Scientists at the Gladstone Institutes created a special type of neuron from human stem cells that could potentially repair spinal cord injuries. These cells, called V2a interneurons, transmit signals in the spinal cord to help control movement. When the researchers transplanted the cells into mouse spinal cords, the interneurons sprouted and integrated with existing cells.
V2a interneurons relay signals from the brain to the spinal cord, where they ultimately connect with motor neurons that project out to the arms and legs. The interneurons cover long distances, projecting up and down the spinal cord to initiate and coordinate muscle movement, as well as breathing. Damage to V2a interneurons can sever connections between the brain and the limbs, which contributes to paralysis following spinal cord injuries.
“Interneurons can reroute after spinal cord injuries, which makes them a promising therapeutic target,” said senior author Todd McDevitt, PhD, a senior investigator at Gladstone. “Our goal is to rewire the impaired circuitry by replacing damaged interneurons to create new pathways for signal transmission around the site of the injury.”
Several clinical trials are testing cell replacement therapies to treat spinal cord injuries. Most of these trials involve stem cell-derived neural progenitor cells, which can turn into several different types of brain or spinal cord cells, or oligodendrocyte progenitor cells, which create the myelin sheaths that insulate and protect nerve cells. However, these approaches either do not attempt or cannot reliably produce the specific types of adult spinal cord neurons, such as V2a interneurons, that project long distances and rebuild the spinal cord.
In the current study, published in the Proceedings of the National Academy of Sciences, the researchers produced V2a interneurons from human stem cells for the first time. They identified a cocktail of chemicals that gradually coaxed the stem cells to develop from spinal cord progenitor cells to the desired V2a interneurons. By adjusting the amounts of three of the chemicals and when each one was added, the scientists refined their recipe to create large amounts of V2a interneurons from stem cells.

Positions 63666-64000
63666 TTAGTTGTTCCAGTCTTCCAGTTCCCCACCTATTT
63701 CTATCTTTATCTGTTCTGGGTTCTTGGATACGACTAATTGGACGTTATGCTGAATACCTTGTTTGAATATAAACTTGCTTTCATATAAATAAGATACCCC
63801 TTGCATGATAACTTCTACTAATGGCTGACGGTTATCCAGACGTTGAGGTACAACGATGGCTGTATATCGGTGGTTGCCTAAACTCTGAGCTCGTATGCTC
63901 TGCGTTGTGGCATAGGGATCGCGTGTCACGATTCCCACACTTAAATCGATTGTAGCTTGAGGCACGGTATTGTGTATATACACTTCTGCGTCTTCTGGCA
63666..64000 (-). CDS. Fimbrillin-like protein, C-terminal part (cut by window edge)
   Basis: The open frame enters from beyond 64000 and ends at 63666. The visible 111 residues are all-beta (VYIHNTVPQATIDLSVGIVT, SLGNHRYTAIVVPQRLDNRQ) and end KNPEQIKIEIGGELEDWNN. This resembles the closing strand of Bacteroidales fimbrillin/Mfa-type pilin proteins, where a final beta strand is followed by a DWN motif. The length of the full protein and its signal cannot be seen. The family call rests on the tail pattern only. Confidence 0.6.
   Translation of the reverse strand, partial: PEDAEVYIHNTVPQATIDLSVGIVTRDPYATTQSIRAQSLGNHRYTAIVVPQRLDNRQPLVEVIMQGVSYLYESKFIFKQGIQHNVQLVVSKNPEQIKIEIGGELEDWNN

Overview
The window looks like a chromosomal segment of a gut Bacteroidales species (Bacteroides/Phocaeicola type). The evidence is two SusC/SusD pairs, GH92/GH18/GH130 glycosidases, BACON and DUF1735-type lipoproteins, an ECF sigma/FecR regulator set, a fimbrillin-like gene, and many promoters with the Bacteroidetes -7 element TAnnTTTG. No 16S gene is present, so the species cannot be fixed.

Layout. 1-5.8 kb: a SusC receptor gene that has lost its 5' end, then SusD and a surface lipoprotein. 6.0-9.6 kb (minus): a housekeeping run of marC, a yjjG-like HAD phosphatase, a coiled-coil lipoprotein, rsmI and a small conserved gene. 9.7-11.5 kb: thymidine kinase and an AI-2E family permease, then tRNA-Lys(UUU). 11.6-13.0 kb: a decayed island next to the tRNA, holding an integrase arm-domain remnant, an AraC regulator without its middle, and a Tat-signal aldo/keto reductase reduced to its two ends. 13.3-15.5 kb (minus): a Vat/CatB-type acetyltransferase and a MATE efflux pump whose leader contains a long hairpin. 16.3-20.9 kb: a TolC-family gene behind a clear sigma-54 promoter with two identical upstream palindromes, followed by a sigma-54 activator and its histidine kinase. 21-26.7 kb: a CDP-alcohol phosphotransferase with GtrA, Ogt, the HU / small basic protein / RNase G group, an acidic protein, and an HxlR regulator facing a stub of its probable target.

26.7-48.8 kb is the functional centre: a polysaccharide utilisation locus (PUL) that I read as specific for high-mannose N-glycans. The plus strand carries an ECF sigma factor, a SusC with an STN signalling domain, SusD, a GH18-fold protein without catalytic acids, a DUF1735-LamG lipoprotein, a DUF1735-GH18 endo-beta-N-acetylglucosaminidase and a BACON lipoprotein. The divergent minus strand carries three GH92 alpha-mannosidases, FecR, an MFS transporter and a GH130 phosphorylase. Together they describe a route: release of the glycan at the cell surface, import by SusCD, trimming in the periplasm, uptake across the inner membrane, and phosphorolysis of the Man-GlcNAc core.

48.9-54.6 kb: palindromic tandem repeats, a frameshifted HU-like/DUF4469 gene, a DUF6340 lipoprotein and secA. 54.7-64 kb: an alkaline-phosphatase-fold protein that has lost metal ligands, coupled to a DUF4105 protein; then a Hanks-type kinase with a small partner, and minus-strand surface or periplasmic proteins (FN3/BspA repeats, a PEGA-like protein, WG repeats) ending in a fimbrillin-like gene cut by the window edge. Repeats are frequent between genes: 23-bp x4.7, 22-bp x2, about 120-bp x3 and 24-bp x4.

“Our main challenge was to find the right timing and concentration of the signaling molecules that would yield V2a interneurons instead of other neuronal cell types, such as motor neurons,” said first author Jessica Butts, a graduate student in the McDevitt lab. “We used our knowledge of how the spinal cord develops to identify the right combination of chemicals and to improve our procedure to give us the highest concentration of V2a interneurons.”
Working in collaboration with Linda Noble, PhD, at the University of California, San Francisco (UCSF), the scientists transplanted the V2a interneurons into the spinal cords of healthy mice. In their new environment, the cells matured appropriately and integrated with existing spinal cord cells. Importantly, the mice moved normally after the interneurons were transplanted and showed no signs of impairment.
“We were very encouraged to see that the transplanted cells sprouted long distances in both directions–a key characteristic of V2a interneurons — and that they started to connect with the relevant host neurons,” said co-author Dylan McCreedy, PhD, a postdoctoral scholar at Gladstone.
The researchers say their next step is to transplant the cells into mice with spinal cord injuries to see if the V2a interneurons can help to restore movement after damage has occurred. They are also interested in exploring the potential role of these cells in models of neurodegenerative movement disorders such as amyloid lateral sclerosis.